I came across some some horribly low-res old plans, in a language I don't understand, to build a radio-controlled boat that uses a gas airplane motor and propeller for propulsion. I don't have a gas motor either and have never built a boat, so naturally I couldn't get the project out of my head.
It has taken a lot of tweaking, but I think the boat is finally working well enough to share here.
I have taken the wonky old scanned plans and completely recreated them in 3D CAD. The plans I have attached are ready for laser-cutting or CNC-routing (from 3mm ply - the bounding box is 1200x600mm).
Parts List - Mechanical
1200x600x3mm Plywood (Marine grade would have been nicer, but I went cheap)
1mm Imbuia/Oak Veneer/Ply (or 2mm if you can get it)
3mm Balsa sheets
Glue (I used various, but waterproof and relatively quick-setting are beneficial)
Parts List - Propulsion
I would seriously do some of your own research, since my choices were based on what I could get cheaply/freely. I feel like this boat could perform a lot better with a better motor/battery/ESC combo.
2s 2800mAh LiPo
ESC (Mine was an unknown Amperage, make sure your's meets your motor's requirements)
Parts List - Steering
1mm Stainless Steel Cable
Bicycle Brake Cable Sheath
Parts List - Control
Radio Control Transmitter
Radio Control Receiver (I used a 5 channel, but only 2 or 3 are needed, depending whether you want to tilt the motor or not)
Step 1: Vintage Design, Modern Methods
I found the original plans here. I tried to contact the site owner to see if he had ever seen one built, or knew where the plans came from, but so far have received no response.
I spent far more hours than I would like to admit on digitizing the old plans. I have never attempted a model with so many strange lofted curves, and Solidworks 2007's surface modelling is sketchy, if you'll excuse the pun. Rumour has it that the recent versions have some rather fancy tools for unfolding surfaces, but I don't have access to those. In the end I decided to model the whole boat as a solid, and then use a multitude pf planes and carefully shaped surfaces to cut it into profiles. The "sheet metal" tool was able to unbend one or two curved surfaces, but I anticipate skinning the whole boat with hand-cut 1mm ply, so I am not going to fight with it to do the trickier ones.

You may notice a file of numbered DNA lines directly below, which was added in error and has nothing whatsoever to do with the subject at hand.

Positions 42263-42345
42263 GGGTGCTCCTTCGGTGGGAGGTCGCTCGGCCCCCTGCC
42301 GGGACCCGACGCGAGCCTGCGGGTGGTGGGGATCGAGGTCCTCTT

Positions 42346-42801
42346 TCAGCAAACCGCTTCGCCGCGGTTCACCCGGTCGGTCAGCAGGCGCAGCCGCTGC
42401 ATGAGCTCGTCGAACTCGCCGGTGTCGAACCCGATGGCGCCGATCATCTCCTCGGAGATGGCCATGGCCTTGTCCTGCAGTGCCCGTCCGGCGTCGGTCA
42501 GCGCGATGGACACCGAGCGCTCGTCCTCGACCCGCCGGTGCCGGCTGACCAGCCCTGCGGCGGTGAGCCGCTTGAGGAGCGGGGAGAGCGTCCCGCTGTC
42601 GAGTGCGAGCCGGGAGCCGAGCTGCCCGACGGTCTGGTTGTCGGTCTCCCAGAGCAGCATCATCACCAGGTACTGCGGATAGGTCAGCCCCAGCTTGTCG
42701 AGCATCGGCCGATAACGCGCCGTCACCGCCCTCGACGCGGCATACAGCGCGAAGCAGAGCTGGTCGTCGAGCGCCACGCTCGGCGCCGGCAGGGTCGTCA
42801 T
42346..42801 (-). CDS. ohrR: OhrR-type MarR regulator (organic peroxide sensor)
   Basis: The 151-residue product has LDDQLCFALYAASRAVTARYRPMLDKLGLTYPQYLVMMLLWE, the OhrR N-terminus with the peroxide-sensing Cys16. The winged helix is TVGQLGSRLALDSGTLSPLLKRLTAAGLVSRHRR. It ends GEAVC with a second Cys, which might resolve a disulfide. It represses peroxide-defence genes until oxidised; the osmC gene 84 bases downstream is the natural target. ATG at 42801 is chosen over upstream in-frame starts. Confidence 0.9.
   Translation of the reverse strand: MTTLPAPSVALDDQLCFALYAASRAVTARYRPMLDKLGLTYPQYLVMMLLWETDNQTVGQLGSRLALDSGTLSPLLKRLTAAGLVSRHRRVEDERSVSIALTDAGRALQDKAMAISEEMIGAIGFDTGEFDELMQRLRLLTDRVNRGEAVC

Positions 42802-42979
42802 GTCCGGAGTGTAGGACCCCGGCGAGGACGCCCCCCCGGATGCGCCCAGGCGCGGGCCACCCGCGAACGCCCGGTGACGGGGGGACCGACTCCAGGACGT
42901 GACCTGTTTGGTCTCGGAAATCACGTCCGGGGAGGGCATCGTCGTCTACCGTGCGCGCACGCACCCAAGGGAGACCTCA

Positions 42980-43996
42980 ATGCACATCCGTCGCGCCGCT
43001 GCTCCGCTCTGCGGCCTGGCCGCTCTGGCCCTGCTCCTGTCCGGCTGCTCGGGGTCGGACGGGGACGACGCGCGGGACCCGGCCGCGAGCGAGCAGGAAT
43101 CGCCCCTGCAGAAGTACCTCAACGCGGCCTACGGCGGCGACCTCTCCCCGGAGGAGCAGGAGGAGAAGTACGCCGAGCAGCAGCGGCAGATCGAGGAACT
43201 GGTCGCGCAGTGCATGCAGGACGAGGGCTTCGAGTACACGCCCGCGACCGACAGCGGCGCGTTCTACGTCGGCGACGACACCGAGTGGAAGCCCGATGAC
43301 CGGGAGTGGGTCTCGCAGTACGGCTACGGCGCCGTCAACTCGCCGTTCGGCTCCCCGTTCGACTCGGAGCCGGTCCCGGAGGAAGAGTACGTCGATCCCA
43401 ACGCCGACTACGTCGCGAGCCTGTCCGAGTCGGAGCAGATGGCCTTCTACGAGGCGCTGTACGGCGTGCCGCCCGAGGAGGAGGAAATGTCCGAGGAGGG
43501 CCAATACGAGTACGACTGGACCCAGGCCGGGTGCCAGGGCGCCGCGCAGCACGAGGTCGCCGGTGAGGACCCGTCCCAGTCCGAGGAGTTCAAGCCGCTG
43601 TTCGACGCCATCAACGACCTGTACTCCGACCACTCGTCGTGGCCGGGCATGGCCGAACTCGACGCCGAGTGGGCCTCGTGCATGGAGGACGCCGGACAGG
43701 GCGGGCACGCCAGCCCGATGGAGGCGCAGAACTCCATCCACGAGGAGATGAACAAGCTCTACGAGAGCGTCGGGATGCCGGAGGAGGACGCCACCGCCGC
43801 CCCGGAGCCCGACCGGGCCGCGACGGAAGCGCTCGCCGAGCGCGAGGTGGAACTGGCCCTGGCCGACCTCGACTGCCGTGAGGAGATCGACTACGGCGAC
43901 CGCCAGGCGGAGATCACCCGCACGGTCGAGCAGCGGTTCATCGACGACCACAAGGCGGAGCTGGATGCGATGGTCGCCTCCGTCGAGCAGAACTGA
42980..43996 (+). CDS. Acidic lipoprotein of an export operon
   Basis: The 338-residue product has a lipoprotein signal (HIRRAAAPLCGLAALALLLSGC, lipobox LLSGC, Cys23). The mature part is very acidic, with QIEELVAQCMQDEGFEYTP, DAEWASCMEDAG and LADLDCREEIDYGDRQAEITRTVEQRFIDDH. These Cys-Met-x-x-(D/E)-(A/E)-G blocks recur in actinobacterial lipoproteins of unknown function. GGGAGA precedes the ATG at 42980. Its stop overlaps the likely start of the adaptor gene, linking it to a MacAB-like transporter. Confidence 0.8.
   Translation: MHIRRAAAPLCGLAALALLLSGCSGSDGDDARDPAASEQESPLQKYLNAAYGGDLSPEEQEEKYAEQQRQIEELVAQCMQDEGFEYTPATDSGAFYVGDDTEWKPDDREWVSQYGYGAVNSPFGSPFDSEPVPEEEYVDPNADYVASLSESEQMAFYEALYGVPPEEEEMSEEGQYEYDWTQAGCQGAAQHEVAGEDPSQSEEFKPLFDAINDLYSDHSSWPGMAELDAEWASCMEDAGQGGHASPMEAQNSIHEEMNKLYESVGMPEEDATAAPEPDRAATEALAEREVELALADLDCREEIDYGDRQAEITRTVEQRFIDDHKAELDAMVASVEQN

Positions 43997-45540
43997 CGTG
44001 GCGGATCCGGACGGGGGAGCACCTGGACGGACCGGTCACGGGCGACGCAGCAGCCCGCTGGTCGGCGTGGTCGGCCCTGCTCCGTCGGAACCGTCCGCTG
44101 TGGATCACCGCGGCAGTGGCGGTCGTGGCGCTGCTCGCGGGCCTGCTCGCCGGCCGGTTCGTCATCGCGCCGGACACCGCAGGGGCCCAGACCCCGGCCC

Step 2: Cutting the Profiles
While you could cut these profiles by hand on a jigsaw, I specifically designed them to be cut on a CNC machine of sorts, they have been laid out to fit on a 1200x600mm piece of 3mm plywood.
If you need to dimension the drawing, then scale it so that the slots match the thickness of the wood you are using, I designed the slots for 3mm plywood.
I was fortunate in that a friend runs a CNC router at his furniture factory and he was good enough to guide me through using it to cut these profiles.
This design is actually far better suited to laser cutting, what with all the tight inside diameters, but when you have a generous friend who will do it on a CNC router for the price of takeaways, that's the way you're gonna go!
Step 3: Assemble and Glue the Profiles
Before touching the glue I strongly recommend assembling it dry, make sure that everything fits and that you know where it all goes.
I marked the various pieces with numbers and alignment lines with a pencil, you don't want to have to do any thinking when the glue is involved.
Right Angles and Parallel Lines
It is imperative that you keep the whole assembly straight, the profiles must all make a right angle with the two long profiles that run stern-aft.
In the photos you will see that I used two long straight beams to clamp the profiles to which helped keep everything in line.
This is also a good time to install the stringers, these are 12x12mm wooden beams that fit at an angle down the length of the boat, they will help keep things true.
These beams also form the support for the lid/fuselage.
Step 4: Assemble and Glue the Fuselage
The "fuselage" for lack of a better term (really it is kind of a lid), is the same as everything else, simply slot the profiles together and start gluing.
I cut some extra notches in the horseshoe shaped pieces so that I could run some long strips of wood (about 3x6mm in profile) from the front to the back. I also glue some extra scraps of balsa to the vertical profiles, in order to give the skin more surface area to bond to.
Zip ties were used to hold it together while the glue set.
When it came to gluing the skin I used 3mm balsa, because it gave some "meat" to sand into nice curves.
Step 5: Bend and Glue the Sides
Up until this point I had glued the side profiles on as far as I could before significant bending was required.
There are probably better ways to bend the plywood, I have read about methods that use steam, others that use ammonia (particularly window cleaning spray), but I just went low-tech. I used cable ties to pull the wood in a little bit more each day that I worked on the boat. Once the sides had been sufficiently bent I drilled 1.5mm holes and used copper wire to hold them in place while they glued.
Step 6: Skin, Top and Bottom
I used a variety of materials, because I was using what I had available and experimenting as I went along.
3mm balsa (for the bottom of the two hulls)
2mm oak ply (for the large surface of the tunnel between the hulls)
1mm oak/imbuia ply/veneer
I used a lot of 1mm and 2mm ply to do the decking and the tunnel, it is nice and flexible which makes it conform to the curves relatively well (although the Oak was much more prone to cracking along the grain than the tight-grained Imbuia). The 1mm ply can be easily cut with a craft knife.
As you can see from the photos, I use electrical tape and oodles of weights to hold it down while the glue set. Apparently bags of rice or sand also would have worked really well.